Our last stop was just outside Livingstone in the River Club lodge. It is in a spectacular location right on the bank of the Zambezi river and was the perfect place to wind down from all the excitement of the safari. It is also perfectly placed for a trip to Victoria Falls. Here's a couple more birds from the area. 

Above is an Open-billed Stork, we saw large flocks of these birds each day circling on the thermals over Zimbabwe.

Hadeda Ibis above. This is a noisy raucous bird, very similar to its cousin the Glossy Ibis.

This is one of my favourite birds of the trip. It's a Brown-hooded Kingfisher. What a beauty. Unlike our Kingfisher this one rarely eats fish.

As you can see parts of Victoria falls are a bit dry at the moment. It's the dry season after all. But I couldn't resist having a look over the edge of the drop, all 360 feet of it.


Greenie said...

Phil ,
Great final episode , with yet more stunning wildlife .
Altogether a most enjoyable set of posts .
Probably a good time to finish as I see the jokes are starting to creep in .
Re.last shot , was Carol tempted ?

Marc Heath said...

Superb report, very jealous of your sightings and shots, a dream holiday.

Alan Pavey said...

Brilliant stuff Phil, some stunning pics and a great read, some great close encounters, almost too close from the sound of it!!! :-)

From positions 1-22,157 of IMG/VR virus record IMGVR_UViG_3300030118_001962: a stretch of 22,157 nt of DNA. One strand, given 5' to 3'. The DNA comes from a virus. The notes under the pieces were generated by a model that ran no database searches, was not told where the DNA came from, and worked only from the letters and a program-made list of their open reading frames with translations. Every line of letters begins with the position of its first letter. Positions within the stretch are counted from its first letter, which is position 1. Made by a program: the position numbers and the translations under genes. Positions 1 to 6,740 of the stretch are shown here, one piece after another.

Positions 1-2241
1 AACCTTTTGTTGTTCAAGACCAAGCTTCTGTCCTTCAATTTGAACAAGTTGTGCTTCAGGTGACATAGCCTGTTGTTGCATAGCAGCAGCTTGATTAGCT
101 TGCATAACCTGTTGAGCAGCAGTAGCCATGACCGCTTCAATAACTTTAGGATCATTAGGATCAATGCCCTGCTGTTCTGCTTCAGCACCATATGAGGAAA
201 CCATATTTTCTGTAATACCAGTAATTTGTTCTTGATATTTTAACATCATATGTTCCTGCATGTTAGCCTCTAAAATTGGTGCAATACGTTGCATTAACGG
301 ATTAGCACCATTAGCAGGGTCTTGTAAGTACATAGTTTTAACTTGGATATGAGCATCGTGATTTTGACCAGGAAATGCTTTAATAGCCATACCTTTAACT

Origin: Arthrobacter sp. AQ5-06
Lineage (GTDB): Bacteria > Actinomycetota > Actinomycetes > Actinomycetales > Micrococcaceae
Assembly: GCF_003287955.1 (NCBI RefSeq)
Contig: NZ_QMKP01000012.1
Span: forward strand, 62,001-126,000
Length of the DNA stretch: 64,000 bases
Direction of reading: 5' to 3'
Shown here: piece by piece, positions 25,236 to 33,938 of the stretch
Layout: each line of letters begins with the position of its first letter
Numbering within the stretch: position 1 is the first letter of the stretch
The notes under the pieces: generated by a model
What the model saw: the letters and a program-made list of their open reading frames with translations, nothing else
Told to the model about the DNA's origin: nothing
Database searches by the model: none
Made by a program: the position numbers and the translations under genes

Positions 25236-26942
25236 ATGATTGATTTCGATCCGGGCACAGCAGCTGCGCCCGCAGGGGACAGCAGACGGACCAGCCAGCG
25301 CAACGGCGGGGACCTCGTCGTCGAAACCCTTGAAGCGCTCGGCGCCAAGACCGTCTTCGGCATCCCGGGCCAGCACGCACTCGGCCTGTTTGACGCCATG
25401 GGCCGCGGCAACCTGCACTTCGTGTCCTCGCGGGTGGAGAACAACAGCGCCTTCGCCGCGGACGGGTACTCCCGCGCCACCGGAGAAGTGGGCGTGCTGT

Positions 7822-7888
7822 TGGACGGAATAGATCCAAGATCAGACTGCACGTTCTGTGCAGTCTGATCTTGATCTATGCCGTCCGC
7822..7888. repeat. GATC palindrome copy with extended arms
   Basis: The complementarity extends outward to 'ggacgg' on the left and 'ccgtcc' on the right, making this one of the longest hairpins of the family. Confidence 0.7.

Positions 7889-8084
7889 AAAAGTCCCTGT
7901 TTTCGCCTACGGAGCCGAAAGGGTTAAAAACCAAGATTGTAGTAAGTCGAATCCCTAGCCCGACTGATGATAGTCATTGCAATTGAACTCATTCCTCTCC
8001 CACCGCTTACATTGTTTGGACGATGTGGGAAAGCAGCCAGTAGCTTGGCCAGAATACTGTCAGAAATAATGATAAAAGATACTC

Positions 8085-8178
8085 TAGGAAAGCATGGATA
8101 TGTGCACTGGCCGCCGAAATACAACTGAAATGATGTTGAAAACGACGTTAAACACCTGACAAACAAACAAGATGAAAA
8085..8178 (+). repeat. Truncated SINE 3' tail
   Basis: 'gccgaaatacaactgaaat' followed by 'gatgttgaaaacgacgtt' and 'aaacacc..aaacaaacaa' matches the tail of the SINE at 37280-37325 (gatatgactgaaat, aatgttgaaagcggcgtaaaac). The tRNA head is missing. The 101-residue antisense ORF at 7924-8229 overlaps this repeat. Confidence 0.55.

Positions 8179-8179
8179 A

alan woodcock said...

Hi,great trip,nice read.

Mike H said...

Hi Phil,

A great acccount, and photos from a great holiday no doubt. Rather jealous of some of you adventure but not sure about the thought of having a lion keep you awake or worse ?

Chris said...

I run a blog for Smestow Valley LNR. I have started a nature network to protect our patches and coordinate wildlife surveys. Please could you email me at and I can send you more information. Regards, Chris Millward.

Mike Attwood said...

Fantastic holiday Phil, wonderful pics.

Linda said...

Hi Phil, your photos are absolutely gorgeous! Greetings from Montreal, Canada. My grandparents on my father's side were born in Kent.

Marianne said...

More gorgeous photos and scary moments! Sounds like you really had the full experience, look forward to hearing more about it next time we go birding :)